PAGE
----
Galloway's 5K and 10K Running
Galloway's 5K and 10K Running
Practical Information: Shoes, Equipment, etc.
In our increasingly complex world, running and walking offer an island of tranquility. Simplicity helps: Try to run from your house or office, using public streets or pedestrian walkways, wearing ordinary clothing. You don't need to join a country club or invest in expensive exercise equipment. While running/walking with another person can be motivating, most exercisers enjoy going alone, on most of their workouts. It helps, however, to have a "support team" as you go through the training (exercise companions, doctors, running shoe experts). You'll probably meet these folks through the "exercisers grapevine".
Those who have a running course (park, etc.) near their home and office, are more likely to do the workouts on the schedule-when you need to do them.
Shoes: the primary investment:
usually less than $100 and more than $69
Most runners decide, wisely, to spend a little more time when choosing a good running shoe. After all, shoes are the only real equipment needed. When the design of the shoe matches the function and shape of your feet, running is easier. You'll also reduce blisters, foot fatigue and injuries.
Shoe shopping can be confusing. The best advice....is to get the best advice. The staff at a good running store can cut the time required and can usually lead you to a much better shoe choice than you would find by yourself. For more information on this see GALLOWAY'S BOOK ON RUNNING 2ND EDITION.
Buy the training shoe first
Go to the running store in your area with the most experienced staff. First you'll need a pair for long runs and easy running days. Veterans may want to get a racing shoe (or lightweight training shoe) later. Bring along your most worn pair of shoes (any shoes), and a pair of running shoes that has worked well for you. Wait until you are several weeks into your training before you decide to get a racing shoe if you feel you need one.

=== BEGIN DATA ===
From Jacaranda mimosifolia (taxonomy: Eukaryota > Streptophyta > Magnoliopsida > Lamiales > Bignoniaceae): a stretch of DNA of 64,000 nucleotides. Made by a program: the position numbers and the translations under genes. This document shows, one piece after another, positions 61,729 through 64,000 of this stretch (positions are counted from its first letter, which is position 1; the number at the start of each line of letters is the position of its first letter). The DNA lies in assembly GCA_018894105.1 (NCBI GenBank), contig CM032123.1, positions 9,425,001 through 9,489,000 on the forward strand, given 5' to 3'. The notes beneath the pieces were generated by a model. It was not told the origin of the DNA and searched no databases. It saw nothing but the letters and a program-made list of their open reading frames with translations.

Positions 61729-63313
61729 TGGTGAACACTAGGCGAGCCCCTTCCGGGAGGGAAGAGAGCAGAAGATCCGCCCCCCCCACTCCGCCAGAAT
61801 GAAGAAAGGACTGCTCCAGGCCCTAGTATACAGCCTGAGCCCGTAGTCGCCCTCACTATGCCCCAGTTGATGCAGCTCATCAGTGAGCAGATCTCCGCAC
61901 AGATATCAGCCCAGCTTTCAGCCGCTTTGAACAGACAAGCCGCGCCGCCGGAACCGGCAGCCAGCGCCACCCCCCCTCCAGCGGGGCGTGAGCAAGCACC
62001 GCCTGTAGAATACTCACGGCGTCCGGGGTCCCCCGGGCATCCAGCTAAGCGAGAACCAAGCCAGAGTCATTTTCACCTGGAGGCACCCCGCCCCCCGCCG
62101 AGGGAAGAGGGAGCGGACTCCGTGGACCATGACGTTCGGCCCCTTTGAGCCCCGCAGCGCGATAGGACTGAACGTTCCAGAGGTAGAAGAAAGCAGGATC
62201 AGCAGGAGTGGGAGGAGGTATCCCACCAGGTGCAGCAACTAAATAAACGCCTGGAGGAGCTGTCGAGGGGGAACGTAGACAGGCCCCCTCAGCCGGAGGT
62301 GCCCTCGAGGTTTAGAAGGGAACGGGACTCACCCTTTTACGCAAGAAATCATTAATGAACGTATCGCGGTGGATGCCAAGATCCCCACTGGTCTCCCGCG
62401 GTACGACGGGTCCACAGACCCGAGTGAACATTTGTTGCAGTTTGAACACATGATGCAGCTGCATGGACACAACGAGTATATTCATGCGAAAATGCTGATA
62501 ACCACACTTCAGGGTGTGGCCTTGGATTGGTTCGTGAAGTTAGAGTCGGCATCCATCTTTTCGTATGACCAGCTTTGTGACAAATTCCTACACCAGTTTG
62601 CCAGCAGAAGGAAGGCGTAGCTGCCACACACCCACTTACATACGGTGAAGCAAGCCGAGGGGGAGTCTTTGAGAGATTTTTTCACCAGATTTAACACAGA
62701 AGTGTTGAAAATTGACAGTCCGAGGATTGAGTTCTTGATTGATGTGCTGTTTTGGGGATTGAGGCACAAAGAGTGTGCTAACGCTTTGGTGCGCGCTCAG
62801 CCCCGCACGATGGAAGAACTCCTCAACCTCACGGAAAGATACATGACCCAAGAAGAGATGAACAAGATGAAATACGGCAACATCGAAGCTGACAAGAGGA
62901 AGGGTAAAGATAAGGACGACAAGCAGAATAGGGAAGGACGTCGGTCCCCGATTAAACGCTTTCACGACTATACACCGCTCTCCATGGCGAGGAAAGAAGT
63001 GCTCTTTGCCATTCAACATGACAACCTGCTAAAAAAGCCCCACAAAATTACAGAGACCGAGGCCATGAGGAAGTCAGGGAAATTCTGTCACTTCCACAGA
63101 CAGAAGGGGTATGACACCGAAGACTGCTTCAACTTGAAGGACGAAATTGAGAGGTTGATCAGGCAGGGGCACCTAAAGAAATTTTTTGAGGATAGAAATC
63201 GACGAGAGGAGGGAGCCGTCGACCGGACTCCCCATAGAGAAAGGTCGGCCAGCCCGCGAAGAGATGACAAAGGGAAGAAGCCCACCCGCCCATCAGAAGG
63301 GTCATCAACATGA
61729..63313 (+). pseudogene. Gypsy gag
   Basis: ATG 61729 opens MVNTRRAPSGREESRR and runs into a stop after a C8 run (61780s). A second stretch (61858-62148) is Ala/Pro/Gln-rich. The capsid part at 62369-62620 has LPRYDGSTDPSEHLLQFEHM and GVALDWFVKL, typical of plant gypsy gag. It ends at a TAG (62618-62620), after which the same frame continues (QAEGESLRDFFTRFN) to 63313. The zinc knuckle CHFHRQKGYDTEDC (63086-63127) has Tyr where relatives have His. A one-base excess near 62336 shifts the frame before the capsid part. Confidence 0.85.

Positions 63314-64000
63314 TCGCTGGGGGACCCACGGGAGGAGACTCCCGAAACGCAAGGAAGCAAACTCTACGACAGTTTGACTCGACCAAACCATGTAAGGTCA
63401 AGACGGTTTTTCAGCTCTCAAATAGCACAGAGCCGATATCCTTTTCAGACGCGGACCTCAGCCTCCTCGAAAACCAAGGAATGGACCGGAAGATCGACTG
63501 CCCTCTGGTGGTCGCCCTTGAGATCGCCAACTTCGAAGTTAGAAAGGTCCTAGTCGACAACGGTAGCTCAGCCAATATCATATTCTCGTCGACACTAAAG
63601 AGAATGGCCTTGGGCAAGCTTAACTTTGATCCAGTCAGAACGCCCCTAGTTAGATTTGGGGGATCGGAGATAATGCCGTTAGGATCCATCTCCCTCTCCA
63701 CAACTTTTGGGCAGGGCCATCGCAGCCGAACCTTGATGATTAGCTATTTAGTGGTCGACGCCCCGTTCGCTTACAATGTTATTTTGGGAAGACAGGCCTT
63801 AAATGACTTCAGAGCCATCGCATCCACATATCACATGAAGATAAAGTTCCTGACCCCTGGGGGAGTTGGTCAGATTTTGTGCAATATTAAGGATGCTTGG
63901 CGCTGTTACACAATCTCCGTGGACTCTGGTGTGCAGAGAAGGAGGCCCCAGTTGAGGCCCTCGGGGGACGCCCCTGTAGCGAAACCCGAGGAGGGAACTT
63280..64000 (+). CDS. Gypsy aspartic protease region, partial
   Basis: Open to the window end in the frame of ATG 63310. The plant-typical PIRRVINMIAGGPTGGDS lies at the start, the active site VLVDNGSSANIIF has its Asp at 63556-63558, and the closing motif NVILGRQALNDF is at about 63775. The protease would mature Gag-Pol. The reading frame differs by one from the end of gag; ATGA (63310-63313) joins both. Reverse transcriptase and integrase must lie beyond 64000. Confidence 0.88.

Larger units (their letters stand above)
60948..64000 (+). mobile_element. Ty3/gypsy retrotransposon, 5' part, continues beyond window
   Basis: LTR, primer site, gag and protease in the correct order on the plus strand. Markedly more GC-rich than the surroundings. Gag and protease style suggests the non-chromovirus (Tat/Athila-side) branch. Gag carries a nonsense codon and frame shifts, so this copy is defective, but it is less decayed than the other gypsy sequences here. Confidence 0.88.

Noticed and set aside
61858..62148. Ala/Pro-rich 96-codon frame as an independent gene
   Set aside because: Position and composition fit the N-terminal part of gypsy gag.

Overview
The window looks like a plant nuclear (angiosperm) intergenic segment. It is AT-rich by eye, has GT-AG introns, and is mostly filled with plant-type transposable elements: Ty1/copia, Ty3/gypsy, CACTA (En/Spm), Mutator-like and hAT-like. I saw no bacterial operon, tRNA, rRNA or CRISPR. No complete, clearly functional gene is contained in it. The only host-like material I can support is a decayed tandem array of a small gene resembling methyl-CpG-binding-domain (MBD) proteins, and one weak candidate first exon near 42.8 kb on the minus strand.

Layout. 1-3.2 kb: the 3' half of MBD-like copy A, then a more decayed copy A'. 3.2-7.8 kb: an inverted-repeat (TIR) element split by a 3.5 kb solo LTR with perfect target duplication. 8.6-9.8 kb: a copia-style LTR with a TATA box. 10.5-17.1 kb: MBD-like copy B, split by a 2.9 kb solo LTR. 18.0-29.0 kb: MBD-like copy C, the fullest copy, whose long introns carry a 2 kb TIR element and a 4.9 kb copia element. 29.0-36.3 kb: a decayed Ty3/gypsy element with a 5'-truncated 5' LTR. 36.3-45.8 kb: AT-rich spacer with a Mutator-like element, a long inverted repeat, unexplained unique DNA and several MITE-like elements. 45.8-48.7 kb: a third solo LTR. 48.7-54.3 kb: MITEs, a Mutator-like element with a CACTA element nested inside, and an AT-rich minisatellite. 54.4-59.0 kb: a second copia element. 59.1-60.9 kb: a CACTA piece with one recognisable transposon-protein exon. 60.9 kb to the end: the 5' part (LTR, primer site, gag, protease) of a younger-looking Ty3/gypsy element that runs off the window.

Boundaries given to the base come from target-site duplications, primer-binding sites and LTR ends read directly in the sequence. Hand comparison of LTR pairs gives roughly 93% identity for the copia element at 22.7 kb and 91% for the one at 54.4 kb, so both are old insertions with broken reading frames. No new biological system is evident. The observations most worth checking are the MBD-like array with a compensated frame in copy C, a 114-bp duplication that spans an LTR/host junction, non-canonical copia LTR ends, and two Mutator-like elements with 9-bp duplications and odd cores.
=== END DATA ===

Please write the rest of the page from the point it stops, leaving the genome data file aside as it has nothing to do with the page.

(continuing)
Who needs a racing shoe?
In most cases, racing shoes only bestow a small improvement: a few seconds per mile. If this is what you need for your time goal, consider the racing models. Racing shoes tend to experience a breakdown in the mid-sole material earlier, and simply don't last as long as training shoes. Some of the very light models will compress during the latter stages of a 10K. Heavier runners will break the shoes down more quickly. After several weeks of use, if you feel that your training shoes are too heavy or "clunky" on faster runs, veterans can look at some lighter models. Most runners choose light weight training shoes because they last longer than racing shoes. After you have broken them in, you can use the lighter shoes during speed sessions and races.
There are a lot of good, inexpensive watches which will give you accurate times during speed workouts and races. Any watch that has a stopwatch function will do the job. Be sure to ask the staff person in the store how to use the stopwatch function. A few watches can make walk breaks easier by "beeping" after each running segment and then again after the walking segment.
For more information on current watches that do this, go to
Clothing: comfort above all
The "clothing thermometer" at the end of this book is a great guide. In the summer, you want to wear light, cool clothing. During cold weather, layering is the best strategy, and microfiber garments offer comfort and warmth.
But you don't have to have the latest techno-garments to run. On most days an old pair of shorts and a T-shirt are fine. As you get into the various components of your plan, you will find outfits that make you feel better and motivate you to get in your run even on bad weather days. It is also O